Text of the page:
Date of Award:

3-1-2014

Document Type:

Dissertation

Degree Name:

Doctor of Philosophy (PhD)

Advisor/Chair:

James Dorward

Abstract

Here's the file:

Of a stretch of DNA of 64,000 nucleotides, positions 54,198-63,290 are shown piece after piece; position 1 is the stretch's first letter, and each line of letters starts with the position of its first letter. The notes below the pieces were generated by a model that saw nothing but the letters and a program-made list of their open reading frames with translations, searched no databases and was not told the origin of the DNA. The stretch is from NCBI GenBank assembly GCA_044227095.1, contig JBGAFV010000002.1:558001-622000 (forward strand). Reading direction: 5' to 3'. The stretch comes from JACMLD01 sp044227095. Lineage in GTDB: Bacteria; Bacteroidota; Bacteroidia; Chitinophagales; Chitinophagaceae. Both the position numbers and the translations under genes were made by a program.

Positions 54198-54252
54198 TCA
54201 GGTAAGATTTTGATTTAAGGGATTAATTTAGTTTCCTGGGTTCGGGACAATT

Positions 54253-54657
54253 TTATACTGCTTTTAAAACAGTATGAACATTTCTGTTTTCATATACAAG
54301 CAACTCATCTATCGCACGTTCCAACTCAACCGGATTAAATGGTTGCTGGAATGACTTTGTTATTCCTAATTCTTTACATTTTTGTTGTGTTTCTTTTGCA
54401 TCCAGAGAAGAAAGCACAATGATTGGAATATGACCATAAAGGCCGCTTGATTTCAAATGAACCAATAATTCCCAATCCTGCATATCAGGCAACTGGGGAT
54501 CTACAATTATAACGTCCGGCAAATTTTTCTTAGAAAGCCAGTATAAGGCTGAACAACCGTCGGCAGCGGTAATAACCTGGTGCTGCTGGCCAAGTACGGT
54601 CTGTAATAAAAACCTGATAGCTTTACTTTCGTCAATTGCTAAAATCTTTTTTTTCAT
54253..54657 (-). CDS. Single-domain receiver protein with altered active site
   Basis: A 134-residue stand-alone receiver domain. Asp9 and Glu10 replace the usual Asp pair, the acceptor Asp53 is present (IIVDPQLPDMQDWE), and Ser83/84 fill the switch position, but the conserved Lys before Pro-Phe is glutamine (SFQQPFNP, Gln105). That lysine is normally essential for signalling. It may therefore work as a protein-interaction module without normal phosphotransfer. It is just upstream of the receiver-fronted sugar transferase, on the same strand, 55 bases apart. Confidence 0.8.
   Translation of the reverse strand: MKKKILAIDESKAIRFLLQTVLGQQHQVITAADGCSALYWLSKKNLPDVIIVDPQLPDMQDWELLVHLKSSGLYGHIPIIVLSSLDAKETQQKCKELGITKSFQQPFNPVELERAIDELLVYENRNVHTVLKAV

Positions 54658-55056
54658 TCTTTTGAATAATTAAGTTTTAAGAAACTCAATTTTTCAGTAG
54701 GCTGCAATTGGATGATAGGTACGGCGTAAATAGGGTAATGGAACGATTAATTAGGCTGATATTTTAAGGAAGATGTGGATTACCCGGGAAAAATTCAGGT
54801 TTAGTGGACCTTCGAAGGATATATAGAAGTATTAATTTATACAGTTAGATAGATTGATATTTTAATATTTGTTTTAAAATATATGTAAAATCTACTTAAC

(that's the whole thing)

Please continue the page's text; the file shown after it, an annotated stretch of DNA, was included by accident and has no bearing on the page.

Over the past several decades there has been an emphasis in educational research on student assessment and achievement in mathematics. Formative assessments are designed to inform the instructional decision making process and require assessment literacy to interpret and use data provided by these assessments. Many teachers and students were lacking assessment literacy; therefore, they were unable to adjust their instruction and study habits to increase student performance on summative assessments. This study investigated the impact Scholastic Math Inventory (SMI) benchmarks and assessment literacy training had on summative assessments and student motivation in mathematics. The researcher analyzed unit posttest scores and results from the Instructional Materials Motivation Survey (IMMS) for seventh- and eighth-grade mathematics control and treatment groups. The study took place in a public International Baccalaureate (IB) charter school that served families from suburban communities in northern Utah. An analysis of covariance (ANCOVA), using previous CRT math scores as the covariate, was conducted to determine whether there was a difference in the scores of the students who received the SMI benchmarks and assessment literacy training and the students who did not receive this treatment. An analysis of variance (ANOVA) tested whether there was a difference between the IMMS scores for the students who received the SMI benchmarks and assessment literacy training versus students who did not receive this treatment. The study results indicated that summative scores for seventh- and eighth-grade students who received instruction for the unit along with SMI benchmark and assessment literacy training were not statistically different from students in the control group. The results also showed that the student mathematical motivation overall mean scores were not statistically significant. However, the subscale of satisfaction did show a significant difference in the means. The researcher recommended that use of SMI and assessment literacy training be examined carefully, as these strategies may not improve summative assessment scores in all cases.

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